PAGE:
The short version? Totally likeable, with nothing to complain about if you’re a family man (or woman).
Let’s start with the Scala, which continues that finest of Skoda traits: being far more spacious than rivals. On paper, it’s the size of a Golf, but what the brochure doesn’t tell you is how much its roofline is stretched rearwards, making it something of a cross between a traditional hatchback and a wagon. Correspondingly, its boot capacity is 467-litres with the seats up (pretty large for a hatchback and considerably more than the Golf’s 380-litres), and 1,410 litres with the seats knocked down.
Passenger room is generous too. The Scala’s wheelbase might only be 12mm longer than a Golf’s, but Skoda’s engineers managed to liberate a whole 80mm more legroom, meaning rear passengers have enough space to actually stretch out.
Comparatively, the Kamiq is 120mm shorter than the Scala, although its wheelbase is near-identical. That means a similar amount of space for rear passengers (although sat slightly more upright), and a marginally smaller boot (400-litres seats up or 1,395-litres seats folded).
Up in front, both cars are nigh-on identical, with a higher quality of materials than we’ve seen of previous Skodas, yet are equally as seamless and intuitive to operate. All controls are clear and sensibly placed, while the touchscreen itself - still a crucial aspect few car manufacturers do truly well - is highly legible, crisp, mounted up high near your natural sightline, and not too distracting to operate on the move. Simple touches, such as the shallow layers of menus, or the ledge to rest your palm on whilst you poke at the screen, may not make the headlines, but are as stark an example as can be of the deeply sensible product design that makes Skodas such a joy to live with.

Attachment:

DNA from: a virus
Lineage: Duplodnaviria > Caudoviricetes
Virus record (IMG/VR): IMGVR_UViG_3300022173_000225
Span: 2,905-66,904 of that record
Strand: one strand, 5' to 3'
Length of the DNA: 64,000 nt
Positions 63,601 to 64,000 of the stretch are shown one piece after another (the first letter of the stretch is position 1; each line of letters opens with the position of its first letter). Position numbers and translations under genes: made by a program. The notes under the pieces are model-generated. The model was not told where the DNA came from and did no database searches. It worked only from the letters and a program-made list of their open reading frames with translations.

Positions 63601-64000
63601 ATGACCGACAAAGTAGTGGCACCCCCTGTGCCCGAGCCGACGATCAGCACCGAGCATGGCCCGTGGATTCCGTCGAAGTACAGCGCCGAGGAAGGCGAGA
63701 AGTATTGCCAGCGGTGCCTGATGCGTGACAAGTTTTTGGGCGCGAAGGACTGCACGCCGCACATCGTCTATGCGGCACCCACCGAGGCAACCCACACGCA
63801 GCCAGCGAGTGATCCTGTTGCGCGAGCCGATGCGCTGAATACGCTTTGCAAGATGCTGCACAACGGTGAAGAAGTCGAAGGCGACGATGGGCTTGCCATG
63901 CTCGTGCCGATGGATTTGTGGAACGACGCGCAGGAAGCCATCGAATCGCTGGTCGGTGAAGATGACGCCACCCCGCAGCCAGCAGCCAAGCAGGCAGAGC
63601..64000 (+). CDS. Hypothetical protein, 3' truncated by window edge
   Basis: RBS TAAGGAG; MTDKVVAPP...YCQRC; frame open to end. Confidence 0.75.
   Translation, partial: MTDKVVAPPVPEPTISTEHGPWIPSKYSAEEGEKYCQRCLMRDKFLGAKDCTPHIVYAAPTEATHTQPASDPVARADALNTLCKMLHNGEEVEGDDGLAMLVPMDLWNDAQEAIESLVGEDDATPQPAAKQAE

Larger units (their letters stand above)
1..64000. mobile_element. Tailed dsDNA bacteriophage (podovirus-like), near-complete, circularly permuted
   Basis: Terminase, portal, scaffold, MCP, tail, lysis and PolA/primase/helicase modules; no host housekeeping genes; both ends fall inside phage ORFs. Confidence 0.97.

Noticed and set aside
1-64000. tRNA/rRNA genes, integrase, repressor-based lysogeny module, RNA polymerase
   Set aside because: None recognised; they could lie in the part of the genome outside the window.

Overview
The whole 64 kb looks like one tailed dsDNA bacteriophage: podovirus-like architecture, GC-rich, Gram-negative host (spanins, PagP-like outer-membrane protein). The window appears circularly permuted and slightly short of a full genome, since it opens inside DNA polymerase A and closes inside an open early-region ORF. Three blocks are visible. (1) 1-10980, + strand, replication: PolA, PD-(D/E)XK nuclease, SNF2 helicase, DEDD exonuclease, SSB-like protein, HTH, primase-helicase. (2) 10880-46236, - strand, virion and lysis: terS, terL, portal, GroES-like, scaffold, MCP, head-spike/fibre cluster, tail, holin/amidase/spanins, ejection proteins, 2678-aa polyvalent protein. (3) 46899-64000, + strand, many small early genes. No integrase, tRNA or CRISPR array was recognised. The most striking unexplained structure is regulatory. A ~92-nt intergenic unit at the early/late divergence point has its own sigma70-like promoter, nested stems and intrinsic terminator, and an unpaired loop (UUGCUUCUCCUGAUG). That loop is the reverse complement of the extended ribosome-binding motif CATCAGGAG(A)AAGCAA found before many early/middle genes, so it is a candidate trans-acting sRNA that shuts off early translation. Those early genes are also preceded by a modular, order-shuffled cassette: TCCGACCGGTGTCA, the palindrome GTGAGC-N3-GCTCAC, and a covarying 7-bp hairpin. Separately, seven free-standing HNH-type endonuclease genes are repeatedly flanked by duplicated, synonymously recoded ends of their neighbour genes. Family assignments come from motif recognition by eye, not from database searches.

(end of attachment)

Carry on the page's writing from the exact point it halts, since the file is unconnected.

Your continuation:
Finally, on the move, both cars are again unsurprisingly VAG-esque to drive: refined, competent, quirkless. The TSI Evo engine is a good ‘un, with all the power and tractability you might reasonably need, as well as a huge dose of civility. The seven-speed dual-clutch gearbox shifts subtly and almost always at the right moment, and the cylinder deactivation is absolutely imperceptible. In fact, a couple years ago we took a Karoq - the Kamiq’s larger brother - equipped with the same engine on a trip to Kuala Lumpur (gosh, isn’t that an alien concept in 2021...) and it excelled at cruising at a brisk pace up the North South Highway, all the while returning commendable real-world fuel economy.
And, if you come across a twisty section of road, there’s - unexpectedly for me at least - a surprising amount of entertainment on offer. The front tyres cling quite gamely to the tarmac, and the rear end is mobile enough around long sweepers (such as highway off-ramps) to keep things interesting and playful, at least until the stability control kicks in. This applies broadly to both cars, although with its higher ride height and taller body, the Kamiq naturally feels that little bit more wayward and clumsy than the Scala. If there’s one foible apparent, it’s that their torsion beam rear suspensions can struggle on especially choppy roads (you might feel the rear axle hopping around a bit in MRT construction zones, for example). For the most part it’s adequately comfy for the daily grind, but if you want a truly grown-up driving experience, you might want to consider waiting for the new Golf or Octavia to land.
Ok, so let’s say I’ve got my heart set on a small, practical, Eastern European family car right now; what’s the one to get?
Between the Scala and Kamiq, that would obviously depend on your tastes and needs: the agility of a hatchback, or the seating position and “lifestyle” image of a crossover. As for spec, the racy seats and steering wheel of the Monte Carlos are super-desirable, but are ultimately a bit hard to justify since they don’t contribute a great deal to functionality. Therefore we’d recommend the mid-range Style versions, due to the amount of convenience and safety features on board.